This is the first of a new series I’ll be doing for Football Manager 15 about creating a tactic step by step from the very beginning.
Creating a tactic isn’t easy and does take some consideration when creating one. Anyone can chuck eleven roles and duties together but not everyone can throw together eleven roles and duties that actually compliment each other. Hopefully over the course of this article it’ll outline the basics and maybe change how you approach tactic making and think about tactics in general. This was written before FM15 was released so ignore the version of the game as this was written using FM14 as the example due to writing this in advance and using bits of posts I had posted in the past. However regardless of what version you play all this is still relevant for any past or future release of the game. We might get new options or features in the game but the tactic creating process will always be the same for me regardless of all that. My thinking and how I approach tactic creating will always remain the same.
Pick a Team
Any team can play any formation if they have the players to play the positions. But not every team can play an attacking style and be effective. The better the side you are the more creative you’ll be able to be with tactic creating. You still can be creative with the weaker sides as well but to a much lesser extent normally due to the type of players you can attract as they’ll likely not have the required attributes needed. There might be a few occasions though where you are lucky enough to be a smaller side and have really good creative players.
There are four types of teams. Let’s take a closer look at what I mean by that and give a quick brief overview of how you should be thinking depending on the side you take over;
Teams like Palace, West Brom and Burnley are classed as weak teams in season one. So to begin with the options you have might be limited. You can still play any formation you wish player and transfer budget allowing. But the style which you play will be could initially be hampered. If you want to be attacking then you need to ensure you’ve got a good knowledge of the the system you’ll be using and understand its strengths and weakness If not then you’ll struggle especially against better sides. As these teams are classed as weak sides almost everyone in the league is better. So even before you start you’re already on the back foot. The good thing about being a weak side though is teams will underestimate you and try and impose themselves in the match and force you to adapt to them rather than the other way around.
That can be a good thing at times as this will mean regardless of how you set up majority of teams you face will set up to be attacking and slightly more aggressive against you and we know what that means don’t we? SPACE. Bigger sides when they attack automatically leave you space to use somewhere on the pitch, it’s impossible to be attacking/aggressive and not concede space somewhere on the pitch or risk certain players being exposed at times. So regardless of your sides limited capabilities this is something you should be looking out for as you can really cause the opposition some difficulties if you can spot this.
These are sides that are expected to finish around the mid table; this includes sides like Newcastle, Hull and Stoke. If they have a good season they could possibly have an outside chance of pushing for a European place. If they had a bad season they could be down in a relegation place. The choice of tactics for these sides is vital and it’s important you get the players playing well in most games to avoid a slump down the table. I class these type of teams as bang smack in the middle of the road sides. The opposition will be a mixed bag and while some sides might be really aggressive against you other sides might be more cautious. If you play with a side like this then you have to be really aware of how the opposition are playing so you can understand what you need to do yourself to get a result from the game.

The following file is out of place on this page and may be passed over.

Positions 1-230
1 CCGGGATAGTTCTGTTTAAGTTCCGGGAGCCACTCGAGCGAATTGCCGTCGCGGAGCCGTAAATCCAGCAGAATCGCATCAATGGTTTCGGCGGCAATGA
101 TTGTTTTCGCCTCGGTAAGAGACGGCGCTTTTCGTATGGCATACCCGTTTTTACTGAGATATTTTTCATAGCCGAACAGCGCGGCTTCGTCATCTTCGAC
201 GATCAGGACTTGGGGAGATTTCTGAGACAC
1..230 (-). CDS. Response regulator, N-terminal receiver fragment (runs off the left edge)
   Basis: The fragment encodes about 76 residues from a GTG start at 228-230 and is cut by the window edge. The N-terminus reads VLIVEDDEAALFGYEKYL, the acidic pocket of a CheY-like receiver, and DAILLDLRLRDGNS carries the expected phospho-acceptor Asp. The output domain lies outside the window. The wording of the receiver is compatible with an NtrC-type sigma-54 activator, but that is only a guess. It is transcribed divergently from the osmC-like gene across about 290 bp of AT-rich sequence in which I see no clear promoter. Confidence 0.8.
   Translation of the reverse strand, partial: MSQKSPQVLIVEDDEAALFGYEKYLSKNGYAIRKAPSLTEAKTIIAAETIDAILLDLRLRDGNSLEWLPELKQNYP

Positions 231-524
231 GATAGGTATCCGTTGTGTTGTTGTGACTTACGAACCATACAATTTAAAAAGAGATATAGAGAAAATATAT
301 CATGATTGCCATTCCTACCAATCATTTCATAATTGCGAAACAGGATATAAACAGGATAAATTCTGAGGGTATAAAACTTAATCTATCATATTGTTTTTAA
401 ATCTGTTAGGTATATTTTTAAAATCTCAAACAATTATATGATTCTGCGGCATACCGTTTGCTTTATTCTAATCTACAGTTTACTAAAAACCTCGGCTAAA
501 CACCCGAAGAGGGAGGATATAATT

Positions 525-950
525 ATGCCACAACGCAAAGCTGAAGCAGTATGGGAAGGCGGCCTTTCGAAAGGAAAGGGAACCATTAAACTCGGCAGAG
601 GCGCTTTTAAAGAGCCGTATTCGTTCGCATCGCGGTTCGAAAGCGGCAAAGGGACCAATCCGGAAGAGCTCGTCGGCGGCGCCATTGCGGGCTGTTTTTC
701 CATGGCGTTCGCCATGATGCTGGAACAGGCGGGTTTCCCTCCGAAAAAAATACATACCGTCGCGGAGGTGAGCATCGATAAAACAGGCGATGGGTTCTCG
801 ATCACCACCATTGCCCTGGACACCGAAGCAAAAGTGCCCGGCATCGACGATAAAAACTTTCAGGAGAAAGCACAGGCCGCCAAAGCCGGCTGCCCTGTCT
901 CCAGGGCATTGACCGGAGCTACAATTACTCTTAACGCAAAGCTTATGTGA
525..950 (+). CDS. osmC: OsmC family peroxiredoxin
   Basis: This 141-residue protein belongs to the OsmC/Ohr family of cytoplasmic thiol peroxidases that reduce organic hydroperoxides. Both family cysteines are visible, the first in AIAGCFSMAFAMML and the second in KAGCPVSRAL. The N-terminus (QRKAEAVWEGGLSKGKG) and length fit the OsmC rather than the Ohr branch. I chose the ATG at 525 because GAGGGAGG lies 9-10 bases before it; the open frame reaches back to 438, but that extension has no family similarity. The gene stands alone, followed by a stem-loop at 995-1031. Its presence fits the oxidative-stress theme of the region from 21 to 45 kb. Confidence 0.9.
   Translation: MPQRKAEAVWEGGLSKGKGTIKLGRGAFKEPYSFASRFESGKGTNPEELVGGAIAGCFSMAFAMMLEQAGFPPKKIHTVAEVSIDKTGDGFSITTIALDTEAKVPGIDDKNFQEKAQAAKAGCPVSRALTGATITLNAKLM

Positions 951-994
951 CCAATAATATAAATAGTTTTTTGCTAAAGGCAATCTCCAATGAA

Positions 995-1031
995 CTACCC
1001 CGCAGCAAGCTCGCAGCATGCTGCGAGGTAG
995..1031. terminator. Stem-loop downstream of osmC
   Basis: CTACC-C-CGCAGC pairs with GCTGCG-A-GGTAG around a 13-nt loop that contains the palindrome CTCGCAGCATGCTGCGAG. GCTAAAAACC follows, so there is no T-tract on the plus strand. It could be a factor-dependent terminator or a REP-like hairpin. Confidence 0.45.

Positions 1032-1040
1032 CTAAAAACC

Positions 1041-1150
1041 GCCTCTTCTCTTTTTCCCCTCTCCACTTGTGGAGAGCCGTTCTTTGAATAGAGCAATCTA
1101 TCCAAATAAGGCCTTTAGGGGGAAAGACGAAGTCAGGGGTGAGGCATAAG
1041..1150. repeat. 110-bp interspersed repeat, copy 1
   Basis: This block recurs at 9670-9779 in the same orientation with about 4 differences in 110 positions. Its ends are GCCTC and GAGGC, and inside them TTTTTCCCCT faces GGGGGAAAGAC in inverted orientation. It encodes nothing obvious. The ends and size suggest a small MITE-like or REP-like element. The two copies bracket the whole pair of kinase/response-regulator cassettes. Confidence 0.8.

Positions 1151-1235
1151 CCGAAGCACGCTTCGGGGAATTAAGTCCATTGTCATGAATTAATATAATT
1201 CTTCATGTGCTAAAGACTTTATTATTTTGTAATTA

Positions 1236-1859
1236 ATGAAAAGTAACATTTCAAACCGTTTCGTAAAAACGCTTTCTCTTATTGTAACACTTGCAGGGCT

Everton, Spurs and Swansea are what I class as good sides. These sides have probably got too much talent to be relegated. But probably not enough to break into the top 4 on a consistent basis to begin with. That’s not to say with a couple of new signings and the right tactic that you can’t push all the way for the title. A lot of sides you face will try being stubborn in their approach against you and could end up having men behind the ball trying to stifle your attacking threat. I believe its these sides and the top sides that people have the most issues managing and the reason for this is space and movement. When managing sides like these any badly made tactics or tactics that offer no movement tend to get caught out and shown for their weakness much more than when you are a lesser side. The reasons for this is its down to you to create space and movement as teams are more cautious/reserved against you compared to when facing bigger sides who naturally give up more space.
Teams such as Chelsea, Man City and Arsenal can dictate how they play. They can also be creative in their tactics and approaches due to the quality of players they have available. You have much more creative license when creating tactics for these types of sides due to most of the opposition playing defensive or counter attacking against you and you normally having a much stronger squad than 75% of the league. Again, when managing a side like this you really need to understand how the roles and duties you’ve chosen all work together and how its all brings you the ‘final product’ you see on the pitch
It’s really important you decide which category your team falls under. Then you should be able to be more realistic about how the team can actually play. Remember the above is simplifying things slightly and talking in black and white context but this is just so you can decide what type of team you are.